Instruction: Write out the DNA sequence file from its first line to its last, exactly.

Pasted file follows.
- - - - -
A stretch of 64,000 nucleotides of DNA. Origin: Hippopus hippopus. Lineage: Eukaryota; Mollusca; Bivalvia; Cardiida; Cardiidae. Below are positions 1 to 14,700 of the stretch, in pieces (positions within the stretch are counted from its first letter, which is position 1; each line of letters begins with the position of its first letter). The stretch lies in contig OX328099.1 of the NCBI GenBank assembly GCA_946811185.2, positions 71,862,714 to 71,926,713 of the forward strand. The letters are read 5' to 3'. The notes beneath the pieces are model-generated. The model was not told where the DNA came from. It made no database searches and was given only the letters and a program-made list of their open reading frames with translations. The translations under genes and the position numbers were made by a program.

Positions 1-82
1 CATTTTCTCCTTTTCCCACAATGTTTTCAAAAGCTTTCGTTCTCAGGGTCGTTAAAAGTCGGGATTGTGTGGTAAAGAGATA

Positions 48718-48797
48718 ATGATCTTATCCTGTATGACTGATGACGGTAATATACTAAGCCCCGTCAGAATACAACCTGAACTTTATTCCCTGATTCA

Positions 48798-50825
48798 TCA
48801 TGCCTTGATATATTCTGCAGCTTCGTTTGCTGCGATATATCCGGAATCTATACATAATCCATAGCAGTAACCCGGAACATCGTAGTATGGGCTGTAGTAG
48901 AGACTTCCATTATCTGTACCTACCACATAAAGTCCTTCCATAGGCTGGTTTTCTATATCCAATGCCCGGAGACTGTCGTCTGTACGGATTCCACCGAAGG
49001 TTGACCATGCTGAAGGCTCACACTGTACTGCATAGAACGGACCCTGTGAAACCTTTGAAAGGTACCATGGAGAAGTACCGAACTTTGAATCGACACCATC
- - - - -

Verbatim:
A stretch of 64,000 nucleotides of DNA. Origin: Hippopus hippopus. Lineage: Eukaryota; Mollusca; Bivalvia; Cardiida; Cardiidae. Below are positions 1 to 14,700 of the stretch, in pieces (positions within the stretch are counted from its first letter, which is position 1; each line of letters begins with the position of its first letter). The stretch lies in contig OX328099.1 of the NCBI GenBank assembly GCA_946811185.2, positions 71,862,714 to 71,926,713 of the forward strand. The letters are read 5' to 3'. The notes beneath the pieces are model-generated. The model was not told where the DNA came from. It made no database searches and was given only the letters and a program-made list of their open reading frames with translations. The translations under genes and the position numbers were made by a program.

Positions 1-82
1 CATTTTCTCCTTTTCCCACAATGTTTTCAAAAGCTTTCGTTCTCAGGGTCGTTAAAAGTCGGGATTGTGTGGTAAAGAGATA

Positions 48718-48797
48718 ATGATCTTATCCTGTATGACTGATGACGGTAATATACTAAGCCCCGTCAGAATACAACCTGAACTTTATTCCCTGATTCA

Positions 48798-50825
48798 TCA
48801 TGCCTTGATATATTCTGCAGCTTCGTTTGCTGCGATATATCCGGAATCTATACATAATCCATAGCAGTAACCCGGAACATCGTAGTATGGGCTGTAGTAG
48901 AGACTTCCATTATCTGTACCTACCACATAAAGTCCTTCCATAGGCTGGTTTTCTATATCCAATGCCCGGAGACTGTCGTCTGTACGGATTCCACCGAAGG
49001 TTGACCATGCTGAAGGCTCACACTGTACTGCATAGAACGGACCCTGTGAAACCTTTGAAAGGTACCATGGAGAAGTACCGAACTTTGAATCGACACCATC